There were quite a few people in high positions who were opposed to war against USSR
Erich Raeder as a head of the Kriegsmarine opposed war against the Soviet Union before the defeat of Great Britain. We could take this as a professional deformation, because at the time Britain was a great naval power and effectively blockaded Germany just like they did in WW1. In Raeder's professional opinion, in 1941 Germany should have executed the so called Mediterranean plan, and eliminate British presence in North Africa and Malta, capture Gibraltar etc... and then choke Britain out of the war by cutting off traffic of strategic materials to the island. Only after that war against the Soviet Union should be considered, especially since US started giving more and more help to British, therefore there was a limited window of opportunity to do this.
Hermann Göring as the head of Luftwaffe, was also "strongly opposed" to war vs the Soviet Union, again because his air force left an unfinished job with Britain, and because RAF now gradually grabbed air superiority over France and started night raids against Germany itself. He was not alone with this opinion in the Luftwaffe, generals like Erhard Milch and Otto Hoffmann von Waldau also doubted that the Soviet Union could be defeated completely before the onset of the dreaded Russian winter.
Joachim von Ribbentrop. although not a military leader, as a Foreign Minister of the Third Reich opposed the war vs Soviet Union. He may have had personal reasons as the Molotov–Ribbentrop Pact was a crown achievement of his career, and by his opinion gave Germany the chance to fight Britain "with both hands", chance that Hitler now squandered. It is said that Ribbentrop personally respected and even admired Stalin, so this could be another reason for his opposition against war.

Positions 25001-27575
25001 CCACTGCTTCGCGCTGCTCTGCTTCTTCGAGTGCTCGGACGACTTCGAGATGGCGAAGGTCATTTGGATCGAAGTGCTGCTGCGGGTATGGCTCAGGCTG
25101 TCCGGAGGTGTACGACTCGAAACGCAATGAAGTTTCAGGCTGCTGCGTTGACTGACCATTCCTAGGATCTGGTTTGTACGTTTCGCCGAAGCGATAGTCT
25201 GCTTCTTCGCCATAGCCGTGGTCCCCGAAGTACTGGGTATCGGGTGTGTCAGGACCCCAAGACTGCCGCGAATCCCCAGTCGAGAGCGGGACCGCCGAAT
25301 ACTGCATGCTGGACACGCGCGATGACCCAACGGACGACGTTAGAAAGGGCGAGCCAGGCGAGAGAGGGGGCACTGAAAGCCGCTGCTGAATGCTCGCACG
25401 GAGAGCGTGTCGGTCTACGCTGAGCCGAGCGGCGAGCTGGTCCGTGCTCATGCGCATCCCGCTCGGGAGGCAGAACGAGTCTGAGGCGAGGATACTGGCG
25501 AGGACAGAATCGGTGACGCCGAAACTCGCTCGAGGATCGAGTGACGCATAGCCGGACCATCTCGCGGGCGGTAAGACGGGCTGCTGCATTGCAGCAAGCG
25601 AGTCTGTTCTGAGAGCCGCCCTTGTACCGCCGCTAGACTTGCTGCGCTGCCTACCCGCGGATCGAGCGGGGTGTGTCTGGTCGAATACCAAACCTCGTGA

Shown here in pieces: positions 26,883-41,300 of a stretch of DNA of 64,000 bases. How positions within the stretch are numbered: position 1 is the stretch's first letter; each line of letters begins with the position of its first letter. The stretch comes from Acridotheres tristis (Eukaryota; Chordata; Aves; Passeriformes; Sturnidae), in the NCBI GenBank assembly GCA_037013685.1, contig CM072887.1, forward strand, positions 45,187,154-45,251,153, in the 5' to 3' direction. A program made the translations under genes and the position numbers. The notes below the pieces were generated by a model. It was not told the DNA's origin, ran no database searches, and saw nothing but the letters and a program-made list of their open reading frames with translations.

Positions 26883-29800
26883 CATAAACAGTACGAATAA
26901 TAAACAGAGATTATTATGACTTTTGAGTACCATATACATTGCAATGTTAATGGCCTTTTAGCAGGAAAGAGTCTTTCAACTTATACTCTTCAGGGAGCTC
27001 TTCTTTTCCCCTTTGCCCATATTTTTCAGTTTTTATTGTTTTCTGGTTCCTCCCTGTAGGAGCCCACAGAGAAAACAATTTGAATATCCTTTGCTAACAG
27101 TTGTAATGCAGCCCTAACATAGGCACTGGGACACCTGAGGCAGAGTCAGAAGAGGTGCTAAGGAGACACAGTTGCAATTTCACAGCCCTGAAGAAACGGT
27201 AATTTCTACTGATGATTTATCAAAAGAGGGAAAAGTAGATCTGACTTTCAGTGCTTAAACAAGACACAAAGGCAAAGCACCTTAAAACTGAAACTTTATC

Finally, it must be said that German army generals (Heer) wholeheartedly supported Hitler's ideas of conquest, including chief of staff Halder and field-marshals like Walther von Brauchitsch. This again could be professional deformation, because land conquest of Russia was a feat that none had achieved for centuries, and they felt themselves invincible after France. However, there were cooler heads even among them. One example would be Ernst August Köstring. Köstring served as a military attaché in Moscow, and argued that even capture of Moscow would not knock USSR out of the war, as Soviets had industrial capacities beyond Ural and could reorganize their transport network.